….WITH VIDEO AND SLIDE SHOW
….WITH VIDEO AND SLIDE SHOW
The journey of Serendipity, the “Nights in Rodanthe” beach house, resumed pretty close to on schedule on Monday morning, January 18, and once the hulking building got rolling it took just 22 minutes to get it to its new space down Highway 12.
People lined the highway taking pictures, and some walked along with the famous house the whole 2,500 or so feet to its new lot. A helicopter circled overhead.
“It was like a parade,” said Jim Charlet, manager at Chicamacomico Life-Saving Station and Historic Site, who was one of the onlookers.
Frenetic day-long efforts to get Serendipity off the beach at its old site, where it was threatened by the ever-encroaching surf of the Atlantic Ocean, were halted at dusk Friday just short of the highway’s edge.
The house is 45 feet high and 35 feet wide, and it weighs 83,000 pounds. Jim Matyiko of Expert House Movers and his crew scrambled from daylight Friday to let the house down off its pilings onto a trailer for the move, but the Dare County Deputy Sheriff’s Office ultimately judged that it would be too dangerous to take it out onto the busy highway in the dark.
Project manager Mike Price noted at the time that Serendipity should be safe on the trailer up off of the beach, away from pounding waves that had undermined its cribbing timbers Thursday night.
Matyiko thought it would take 45 minutes to an hour to make the short trip south to East Beacon Road in Rodanthe. His company moved the Cape Hatteras Lighthouse in 1999 and is often called in on difficult jobs.
The new lot is situated a good distance back from the ocean waves that threatened the iconic beach house and drew concern and sympathy from beach lovers across the country for a number of years. Serendipity has two high towers, and since it was built in 1988, it has been the first beach cottage to come into the view of travelers headed south from Herbert C. Bonner Bridge across Oregon Inlet.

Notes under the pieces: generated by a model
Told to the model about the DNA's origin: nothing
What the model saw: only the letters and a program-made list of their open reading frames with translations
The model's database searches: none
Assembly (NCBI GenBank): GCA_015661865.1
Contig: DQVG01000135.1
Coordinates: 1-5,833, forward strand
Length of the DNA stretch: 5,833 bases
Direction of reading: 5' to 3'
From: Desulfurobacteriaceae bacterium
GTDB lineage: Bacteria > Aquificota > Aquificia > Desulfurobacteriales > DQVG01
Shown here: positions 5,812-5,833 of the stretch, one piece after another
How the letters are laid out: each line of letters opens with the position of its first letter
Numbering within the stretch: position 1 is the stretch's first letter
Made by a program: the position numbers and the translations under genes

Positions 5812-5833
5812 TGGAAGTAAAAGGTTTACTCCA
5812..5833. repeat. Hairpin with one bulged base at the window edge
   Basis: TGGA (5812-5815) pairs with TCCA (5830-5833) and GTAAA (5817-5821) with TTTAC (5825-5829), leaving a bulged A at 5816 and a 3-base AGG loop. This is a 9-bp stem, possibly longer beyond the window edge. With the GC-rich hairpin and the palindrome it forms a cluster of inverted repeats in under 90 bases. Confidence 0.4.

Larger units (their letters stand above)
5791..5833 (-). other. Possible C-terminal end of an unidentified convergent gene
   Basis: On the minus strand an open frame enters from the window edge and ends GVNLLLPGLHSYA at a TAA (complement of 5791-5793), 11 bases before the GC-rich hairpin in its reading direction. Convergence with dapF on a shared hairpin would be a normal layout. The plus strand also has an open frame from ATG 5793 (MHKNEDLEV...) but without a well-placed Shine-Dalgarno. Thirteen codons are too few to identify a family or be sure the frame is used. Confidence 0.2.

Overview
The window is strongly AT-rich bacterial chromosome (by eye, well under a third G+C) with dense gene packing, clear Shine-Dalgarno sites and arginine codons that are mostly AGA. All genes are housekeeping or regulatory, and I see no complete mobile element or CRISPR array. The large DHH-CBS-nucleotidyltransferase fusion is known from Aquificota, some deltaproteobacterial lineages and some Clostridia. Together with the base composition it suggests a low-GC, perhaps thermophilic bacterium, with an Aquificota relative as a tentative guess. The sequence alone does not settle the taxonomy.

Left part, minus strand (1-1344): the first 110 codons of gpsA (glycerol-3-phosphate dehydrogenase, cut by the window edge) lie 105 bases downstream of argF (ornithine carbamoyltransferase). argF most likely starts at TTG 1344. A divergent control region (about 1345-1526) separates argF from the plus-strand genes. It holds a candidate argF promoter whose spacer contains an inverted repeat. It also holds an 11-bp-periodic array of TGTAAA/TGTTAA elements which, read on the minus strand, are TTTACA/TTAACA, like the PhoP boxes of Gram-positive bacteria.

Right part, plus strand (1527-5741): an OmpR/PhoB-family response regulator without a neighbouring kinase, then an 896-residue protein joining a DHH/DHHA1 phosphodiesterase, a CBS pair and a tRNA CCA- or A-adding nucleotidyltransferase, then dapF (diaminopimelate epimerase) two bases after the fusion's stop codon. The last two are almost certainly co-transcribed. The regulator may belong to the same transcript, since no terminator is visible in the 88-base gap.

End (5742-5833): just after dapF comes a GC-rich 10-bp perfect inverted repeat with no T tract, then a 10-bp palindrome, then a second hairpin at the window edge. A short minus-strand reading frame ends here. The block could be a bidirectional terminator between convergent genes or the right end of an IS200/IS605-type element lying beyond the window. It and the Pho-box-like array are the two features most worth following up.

It became even more famous as the site of “Nights in Rodanthe,” a 2008 feature film that starred Richard Gere and Diane Lane.
But the ocean has been moving westward at the upper end of Hatteras Island for a number of years, and several houses have fallen into the ocean. People wondered after each new storm whether Serendipity was still standing.
Michael and Susan Creasy, of Champion, Pa., repeatedly repaired storm damage at the house, but finally agreed to sell it last fall after Dare County authorities declared it a public nuisance and ordered it moved or torn down. Ben and Debbie Hess, of Newton, in western North Carolina, bought the house to save it, they say. But they also hope its movie fame will attract renters and help pay the mortgage. And two renters had signed on before the move was completed.
Price had said all day Friday, in answer to questions from a shivering crowd of onlookers that reached 60 or so at one point, that the house was “going down the road.”
Today, as he walked beside the slowly trundling house, he could be heard saying to somebody on his cell phone, “She’s going down the road.”
Price had announced when movement stopped Friday that it would resume at 10 a.m. Monday. At 10, he was standing in front of the World War II tractor that was ready to haul the big house out onto the road, assuring North Carolina state troopers that Matyiko would be there any minute with the required permits.